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Must-See Monuments and Memorials in Washington, D.C.

What better time to visit our nation's capital than America's Independence Day? In the birthplace of the nation, you can walk through the footsteps of American history by day and be swept up in one of the country's best fireworks shows by night. When planning your trip's itinerary, you'll want to be sure to include these eight must-see memorials and monuments. If visiting these sites doesn't give you a shot of patriotic pride, nothing will!

Washington Monument

A towering obelisk over the city of Washington D.C., the Washington Monument pays tribute to America's first president, George Washington. Reminiscent of ancient Egyptian obelisks, the Washington Monument stands 555 feet, 5 1/8 inches tall and is the tallest freestanding masonry structure in the world.

Fifty flags encircle the base of the Washington Monument, representing each of America's fifty states. Situated at the intersection of Constitution Avenue and 15th Avenue, the Washington Monument was constructed through private donations raised by the Washington National Monument Society during the mid 19th century.

The Monument, which sees 800,000 visitors each year, is open year-round, except December 25, from 9 a.m. to 4:30 p.m. There is no charge for admission, although you do need a ticket with an assigned time for your entrance. Free tickets are available at the kiosk on 15th Street and Madison Drive, on the monument grounds.

The Washington Monument is Metro-accessible (Smithsonian station on the Blue and Orange lines.) For more information, call the Visitors Information Center at (202) 426-6841.

Franklin Delano Roosevelt Memorial

Dedicated in 1997, the Franklin Delano Roosevelt Memorial is the nation's newest presidential memorial. The multi-staged memorial honors the President who led America out of the Great Depression and through bitter victory in World War II.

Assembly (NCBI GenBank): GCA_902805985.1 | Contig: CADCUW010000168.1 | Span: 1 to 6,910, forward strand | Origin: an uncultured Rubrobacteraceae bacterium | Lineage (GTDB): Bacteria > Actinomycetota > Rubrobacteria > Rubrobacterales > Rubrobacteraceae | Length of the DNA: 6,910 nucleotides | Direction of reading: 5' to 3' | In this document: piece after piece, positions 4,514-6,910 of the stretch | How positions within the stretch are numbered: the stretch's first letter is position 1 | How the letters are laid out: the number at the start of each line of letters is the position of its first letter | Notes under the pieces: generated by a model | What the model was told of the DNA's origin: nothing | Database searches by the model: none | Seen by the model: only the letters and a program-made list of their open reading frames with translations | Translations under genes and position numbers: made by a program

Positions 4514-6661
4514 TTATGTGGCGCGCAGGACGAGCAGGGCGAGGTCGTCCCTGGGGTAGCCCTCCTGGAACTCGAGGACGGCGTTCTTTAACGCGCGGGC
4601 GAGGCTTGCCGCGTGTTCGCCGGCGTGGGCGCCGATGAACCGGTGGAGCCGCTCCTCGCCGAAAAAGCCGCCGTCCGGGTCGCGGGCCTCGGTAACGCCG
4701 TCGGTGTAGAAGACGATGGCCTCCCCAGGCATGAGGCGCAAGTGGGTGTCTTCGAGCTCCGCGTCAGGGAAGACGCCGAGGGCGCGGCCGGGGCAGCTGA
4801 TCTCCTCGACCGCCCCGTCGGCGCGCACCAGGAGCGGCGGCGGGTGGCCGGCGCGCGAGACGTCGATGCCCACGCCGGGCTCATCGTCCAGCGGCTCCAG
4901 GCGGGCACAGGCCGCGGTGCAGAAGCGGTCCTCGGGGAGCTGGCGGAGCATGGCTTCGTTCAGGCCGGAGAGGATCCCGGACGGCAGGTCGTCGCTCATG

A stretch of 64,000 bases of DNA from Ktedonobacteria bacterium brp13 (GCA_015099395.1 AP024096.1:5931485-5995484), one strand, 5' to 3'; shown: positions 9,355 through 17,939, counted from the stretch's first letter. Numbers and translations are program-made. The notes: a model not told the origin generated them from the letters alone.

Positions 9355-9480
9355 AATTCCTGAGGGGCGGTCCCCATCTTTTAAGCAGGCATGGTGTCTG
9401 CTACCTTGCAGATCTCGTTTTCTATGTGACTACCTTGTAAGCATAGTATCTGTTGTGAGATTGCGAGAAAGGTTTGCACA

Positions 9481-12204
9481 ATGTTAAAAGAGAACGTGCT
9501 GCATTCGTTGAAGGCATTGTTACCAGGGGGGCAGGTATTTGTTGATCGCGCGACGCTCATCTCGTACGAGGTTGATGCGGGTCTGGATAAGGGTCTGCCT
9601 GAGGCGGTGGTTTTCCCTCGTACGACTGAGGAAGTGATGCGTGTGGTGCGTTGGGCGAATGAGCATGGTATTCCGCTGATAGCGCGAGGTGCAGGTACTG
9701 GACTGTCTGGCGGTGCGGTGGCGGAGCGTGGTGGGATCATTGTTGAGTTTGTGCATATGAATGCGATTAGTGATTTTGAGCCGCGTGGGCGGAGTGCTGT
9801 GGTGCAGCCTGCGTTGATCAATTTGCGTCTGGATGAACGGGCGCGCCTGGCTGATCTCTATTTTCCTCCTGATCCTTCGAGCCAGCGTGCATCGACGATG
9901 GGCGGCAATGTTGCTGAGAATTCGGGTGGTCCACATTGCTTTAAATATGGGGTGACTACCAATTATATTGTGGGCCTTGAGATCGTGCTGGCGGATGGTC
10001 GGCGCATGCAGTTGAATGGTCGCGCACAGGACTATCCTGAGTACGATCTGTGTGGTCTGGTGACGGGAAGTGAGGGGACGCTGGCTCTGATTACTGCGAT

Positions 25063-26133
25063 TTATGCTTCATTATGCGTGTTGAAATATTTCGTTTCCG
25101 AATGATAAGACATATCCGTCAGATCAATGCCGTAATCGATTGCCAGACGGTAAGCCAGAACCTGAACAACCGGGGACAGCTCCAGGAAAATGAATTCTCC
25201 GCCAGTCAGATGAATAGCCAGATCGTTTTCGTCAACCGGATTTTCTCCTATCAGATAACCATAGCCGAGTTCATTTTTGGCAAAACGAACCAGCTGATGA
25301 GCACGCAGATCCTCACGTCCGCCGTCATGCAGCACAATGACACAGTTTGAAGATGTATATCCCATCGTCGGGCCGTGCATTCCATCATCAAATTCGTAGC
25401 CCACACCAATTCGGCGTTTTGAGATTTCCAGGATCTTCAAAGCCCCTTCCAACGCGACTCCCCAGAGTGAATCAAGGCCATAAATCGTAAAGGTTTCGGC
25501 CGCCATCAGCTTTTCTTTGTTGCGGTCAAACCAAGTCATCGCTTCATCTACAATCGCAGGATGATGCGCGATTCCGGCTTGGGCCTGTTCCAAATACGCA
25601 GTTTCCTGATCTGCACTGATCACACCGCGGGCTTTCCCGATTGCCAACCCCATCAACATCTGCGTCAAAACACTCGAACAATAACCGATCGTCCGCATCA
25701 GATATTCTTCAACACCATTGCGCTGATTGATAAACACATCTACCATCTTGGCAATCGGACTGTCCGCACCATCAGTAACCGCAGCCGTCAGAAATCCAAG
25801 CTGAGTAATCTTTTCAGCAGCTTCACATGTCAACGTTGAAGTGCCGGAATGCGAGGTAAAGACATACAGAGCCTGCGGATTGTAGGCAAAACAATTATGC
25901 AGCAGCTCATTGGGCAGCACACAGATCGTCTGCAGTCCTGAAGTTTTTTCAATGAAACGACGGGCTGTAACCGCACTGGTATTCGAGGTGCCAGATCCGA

Sitting astride 7.5 of garden acres in the heart of Washington, D.C. the FDR Memorial is comprised of four outdoor sculpture galleries -- one for each of FDR's four terms in office (1933 to 1945). Roosevelt was the only president elected four times. In 1951, the number of consecutive terms a president may serve was limited to two by the ratification of the 22nd Amendment to the Constitution.

The FDR Memorial, which is open daily from 8 a.m. to 11:45 p.m., is Metro-accessible (Smithsonian station on the Blue and Orange lines.) Admission is free.

Arlington National Cemetery in Arlington, Virginia

What better way to appreciate the bounty of being an American than to visit our nation's largest military cemetery? Arlington Cemetery is the final resting place for America's war heroes and veterans, U.S. Presidents Kennedy and Taft, Supreme Court Justices, astronauts, prominent explorers and major historical figures.

Also at Arlington is the Tomb of the Unknowns, which stands as a memorial to American servicemen and women who have died but whose remains were not identified. More than 4 million people visit the cemetery each year.

The cemetery, which is open year-round except for December 25, is Metro-accessible (Arlington National Cemetery station on the Blue line.) Admission is free. For more information, contact (703) 607-8052.

The Iwo Jima Memorial

Also known as the U. S. Marine Corps War Memorial, the Iwo Jima Memorial is comprised of a 60-foot-high sculpture depicting the Pulitzer Prize-winning photograph of five U.S. marines raising the American flag over Iwo Jima, Japan.

The Iwo Jima Memorial pays tribute to all the American marines who have died in service of their country, from 1775 until the present. The moment captured by the sculpture served to be a seminal point in War World II: Iwo Jima led to end of the war against Japan in 1945.

The memorial site is Metro-accessible (Rosslyn Metro Station on the Orange and Blue lines.) The site is open daily, 24 hours a day.

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Must-See Monuments and Memorials 2
U.S. Federal Holidays

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21:58 07/13/2009
this is was an ok article

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